In cases where changes were seen in the initial scans or X-rays, follow-up scans or X-rays may be performed. A plan for a gradual return to play should be started once the pain is reduced and muscle strength and flexibility are restored.

Is It Possible to Prevent Shin Splints?

Returning to participation and prevention of shin splints are limited by the same factors. Shin splints are most often caused by doing too much of a particular activity too fast. Shin splints usually occur at the beginning of a conditioning or a sports season. A sudden increase in activity may also cause shin splints during the end of a season or a conditioning program.

A good workout program begins with a physical exam by a physician, then a gradual, consistent workout period. A good example of this type of program is a running program that starts with walking for 20 minutes, followed by an increase in exercise time and the intensity of the exercise. Good surfaces and proper equipment used in your workout will lower the risk of shin splints.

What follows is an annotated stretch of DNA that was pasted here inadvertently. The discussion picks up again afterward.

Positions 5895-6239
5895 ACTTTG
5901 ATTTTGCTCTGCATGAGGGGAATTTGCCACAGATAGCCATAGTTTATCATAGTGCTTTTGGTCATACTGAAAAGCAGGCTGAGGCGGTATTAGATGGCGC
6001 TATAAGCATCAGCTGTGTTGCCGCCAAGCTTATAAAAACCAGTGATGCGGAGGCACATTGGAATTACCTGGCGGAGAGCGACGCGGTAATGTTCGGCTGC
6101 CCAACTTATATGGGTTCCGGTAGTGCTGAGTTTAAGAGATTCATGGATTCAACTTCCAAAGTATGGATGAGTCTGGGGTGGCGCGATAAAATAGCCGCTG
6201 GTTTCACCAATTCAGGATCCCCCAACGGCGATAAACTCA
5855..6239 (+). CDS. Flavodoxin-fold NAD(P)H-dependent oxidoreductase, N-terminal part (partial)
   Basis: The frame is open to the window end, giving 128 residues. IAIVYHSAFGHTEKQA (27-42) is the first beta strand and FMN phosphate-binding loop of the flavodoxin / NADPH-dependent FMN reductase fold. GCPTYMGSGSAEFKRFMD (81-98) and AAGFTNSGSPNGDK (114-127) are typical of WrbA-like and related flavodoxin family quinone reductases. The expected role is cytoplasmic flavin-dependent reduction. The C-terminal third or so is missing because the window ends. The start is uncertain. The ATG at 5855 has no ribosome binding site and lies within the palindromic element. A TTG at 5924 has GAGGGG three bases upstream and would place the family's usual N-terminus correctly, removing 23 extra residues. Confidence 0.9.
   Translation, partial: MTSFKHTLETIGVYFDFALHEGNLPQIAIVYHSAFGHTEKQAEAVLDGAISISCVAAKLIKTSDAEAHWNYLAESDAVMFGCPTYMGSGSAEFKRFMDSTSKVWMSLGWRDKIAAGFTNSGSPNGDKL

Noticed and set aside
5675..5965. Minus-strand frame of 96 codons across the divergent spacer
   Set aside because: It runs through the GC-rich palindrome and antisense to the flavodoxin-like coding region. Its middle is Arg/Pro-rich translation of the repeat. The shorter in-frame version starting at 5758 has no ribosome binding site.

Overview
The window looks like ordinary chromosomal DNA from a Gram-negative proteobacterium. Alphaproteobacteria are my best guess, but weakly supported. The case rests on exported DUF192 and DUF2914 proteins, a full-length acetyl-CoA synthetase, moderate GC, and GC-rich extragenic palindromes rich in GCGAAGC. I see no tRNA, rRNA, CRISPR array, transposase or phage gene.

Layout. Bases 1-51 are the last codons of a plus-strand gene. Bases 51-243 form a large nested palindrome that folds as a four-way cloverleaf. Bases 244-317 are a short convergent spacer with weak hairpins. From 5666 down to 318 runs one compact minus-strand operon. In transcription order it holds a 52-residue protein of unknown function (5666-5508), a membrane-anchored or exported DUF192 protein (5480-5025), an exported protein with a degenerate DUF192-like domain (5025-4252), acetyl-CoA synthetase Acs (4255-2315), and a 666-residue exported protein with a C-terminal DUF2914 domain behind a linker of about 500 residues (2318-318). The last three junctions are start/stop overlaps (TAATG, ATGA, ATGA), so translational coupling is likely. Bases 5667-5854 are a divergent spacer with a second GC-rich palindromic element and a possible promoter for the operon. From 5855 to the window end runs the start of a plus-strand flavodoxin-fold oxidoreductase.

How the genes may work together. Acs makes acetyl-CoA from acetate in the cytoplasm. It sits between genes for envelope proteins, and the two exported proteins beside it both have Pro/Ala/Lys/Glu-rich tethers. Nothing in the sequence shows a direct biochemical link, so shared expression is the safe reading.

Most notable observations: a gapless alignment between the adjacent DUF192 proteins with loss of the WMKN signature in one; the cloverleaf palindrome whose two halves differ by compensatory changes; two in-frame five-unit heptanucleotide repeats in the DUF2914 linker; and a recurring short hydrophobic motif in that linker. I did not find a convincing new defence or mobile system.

Components of a good exercise program should include core strengthening, muscle strengthening, and flexibility specific to the goals of the workout program or the sport.

If pain is encountered when working out, try decreasing the intensity of the workout. If the pain persists, then you should immediately stop and seek medical advice to discover the source of the pain. Pushing through the pain often results in injury.

Health Solutions From Our Sponsors

Reviewed on 11/9/2022
Medically reviewed by Joseph Robison, MD; Board Certification in Orthopedic Surgery


Callahan, Lisa R. "Overview of running injuries of the lower extremity." May 28, 2020. <>.